It’s Anzac day today – the day New Zealand and Australia remember the dead of all their wars. In a way it’s timing is odd. Many nations, certainly Britain and around her former Empire, mark the moment on 11 November, the day in 1918 when the guns finally fell silent on the First World War.… More It’s a century since the first Anzac Day services
I posted the other day about the way Germany nearly won the First World War in spring 1918. If Erich von Ludendorff’s gigantic offensive of March-June 1918 had succeeded, Germany would have dominated Europe on land – and with all combatants exhausted by years of fighting, it’s highly likely the Allies would have sought terms.… More What if Germany won the First World War? Would we have avoided Hitler?
It struck me the other day that amid all the ‘what if’ stories about Hitler winning the Second World War, there has been little speculation about the Kaiser winning the first one – which he very nearly did. Twice. The Kaiser’s Germany came very close to winning during the first months of their war, as… More Spring Offensive: how Germany nearly won the First World War in 1918
My book Battle for Crete: New Zealand’s Near-Run Affair, a brief history of New Zealand’s close-run defeat on Crete in 1941, is free 9 April 2016 only (US time, 10 April NZ time) on Kindle – and sitting at No.1 in its category as I write this. You can get it instantly, on Kindle. … More ‘Battle for Crete’ – free 9 April 2016
Fantastic Pasts – Sci-Fi adventures in alternate New Zealand history is out now! It’s my stupidest book – a wild sci-fi comedy romp through an alternate Kiwi history that never happened. Thrill to the French as they turn New Zealand’s rare Pliestocene fauna into pate! Laugh as Sir Francis Drake accidentally obeys orders and ends… More “Fantastic Pasts” – out today! Buy now before the llamas get to it.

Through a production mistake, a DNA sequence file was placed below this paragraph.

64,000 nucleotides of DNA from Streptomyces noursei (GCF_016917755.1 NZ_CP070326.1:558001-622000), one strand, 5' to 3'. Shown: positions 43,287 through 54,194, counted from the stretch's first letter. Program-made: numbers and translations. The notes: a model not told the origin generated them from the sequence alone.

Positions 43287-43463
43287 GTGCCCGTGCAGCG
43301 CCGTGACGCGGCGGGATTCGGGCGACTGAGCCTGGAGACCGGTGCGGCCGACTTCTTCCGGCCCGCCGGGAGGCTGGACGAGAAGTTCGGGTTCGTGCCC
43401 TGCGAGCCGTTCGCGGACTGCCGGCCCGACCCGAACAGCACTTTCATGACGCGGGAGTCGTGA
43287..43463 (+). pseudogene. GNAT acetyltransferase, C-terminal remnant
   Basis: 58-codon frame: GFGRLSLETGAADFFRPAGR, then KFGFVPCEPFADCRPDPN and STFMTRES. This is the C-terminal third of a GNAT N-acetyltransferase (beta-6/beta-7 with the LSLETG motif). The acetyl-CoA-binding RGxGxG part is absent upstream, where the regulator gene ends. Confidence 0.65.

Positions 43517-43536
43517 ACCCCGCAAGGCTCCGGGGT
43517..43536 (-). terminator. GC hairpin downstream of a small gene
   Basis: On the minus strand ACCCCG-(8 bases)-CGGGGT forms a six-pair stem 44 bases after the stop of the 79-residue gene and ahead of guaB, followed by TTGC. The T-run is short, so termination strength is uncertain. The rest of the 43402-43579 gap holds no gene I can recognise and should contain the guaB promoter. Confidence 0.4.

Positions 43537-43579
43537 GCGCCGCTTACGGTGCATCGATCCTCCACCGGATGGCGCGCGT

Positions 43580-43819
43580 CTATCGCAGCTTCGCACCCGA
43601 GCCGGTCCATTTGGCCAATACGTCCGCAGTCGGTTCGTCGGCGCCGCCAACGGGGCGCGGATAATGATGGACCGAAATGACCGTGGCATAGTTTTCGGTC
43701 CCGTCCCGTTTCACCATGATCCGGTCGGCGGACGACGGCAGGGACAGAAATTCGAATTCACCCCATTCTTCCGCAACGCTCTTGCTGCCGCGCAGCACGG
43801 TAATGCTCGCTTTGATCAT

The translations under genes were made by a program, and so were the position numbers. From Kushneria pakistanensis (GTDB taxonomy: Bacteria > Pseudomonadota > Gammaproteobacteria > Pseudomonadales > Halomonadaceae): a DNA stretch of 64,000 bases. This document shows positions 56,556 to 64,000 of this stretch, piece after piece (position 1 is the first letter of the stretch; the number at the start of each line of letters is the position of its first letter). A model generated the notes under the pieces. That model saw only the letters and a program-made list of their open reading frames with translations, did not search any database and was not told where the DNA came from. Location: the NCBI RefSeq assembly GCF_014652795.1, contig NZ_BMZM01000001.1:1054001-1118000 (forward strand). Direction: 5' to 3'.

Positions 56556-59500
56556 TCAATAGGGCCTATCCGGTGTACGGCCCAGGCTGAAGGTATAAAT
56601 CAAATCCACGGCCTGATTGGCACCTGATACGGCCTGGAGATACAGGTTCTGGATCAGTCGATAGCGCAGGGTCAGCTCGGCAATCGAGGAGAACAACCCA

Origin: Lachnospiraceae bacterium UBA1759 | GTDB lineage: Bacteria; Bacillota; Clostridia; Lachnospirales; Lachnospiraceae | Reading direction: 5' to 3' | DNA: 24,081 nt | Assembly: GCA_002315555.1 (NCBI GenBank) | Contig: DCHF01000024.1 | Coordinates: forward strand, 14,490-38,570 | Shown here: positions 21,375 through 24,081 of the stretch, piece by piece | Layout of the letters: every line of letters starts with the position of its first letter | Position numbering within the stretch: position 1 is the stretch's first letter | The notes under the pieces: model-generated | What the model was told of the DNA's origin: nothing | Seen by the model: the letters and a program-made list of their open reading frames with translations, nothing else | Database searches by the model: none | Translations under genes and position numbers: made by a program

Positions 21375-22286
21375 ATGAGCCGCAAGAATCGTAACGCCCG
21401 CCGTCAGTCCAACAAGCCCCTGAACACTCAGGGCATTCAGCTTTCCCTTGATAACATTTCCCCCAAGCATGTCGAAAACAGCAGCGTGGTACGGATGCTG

I need to tell you about a cognitive bias that keeps cropping up. It’s a very human thing. And – as a species – we keep tripping over it. What I’m on about is a form of attribution bias, as applied to groups: the supposition that the behaviour or attitudes of a few reflects the… More One bad apple doesn’t spoil the barrel, does it
Facts are curious things. There are empirical facts that can be independently shown to be true. And there are facts we ‘believe’ to be true, which most of us treat as if empirical. I have to share an experience I had involving the latter. Soon after my book on New Zealand’s engineering achievements hit the… More When ego intrudes into the facts of history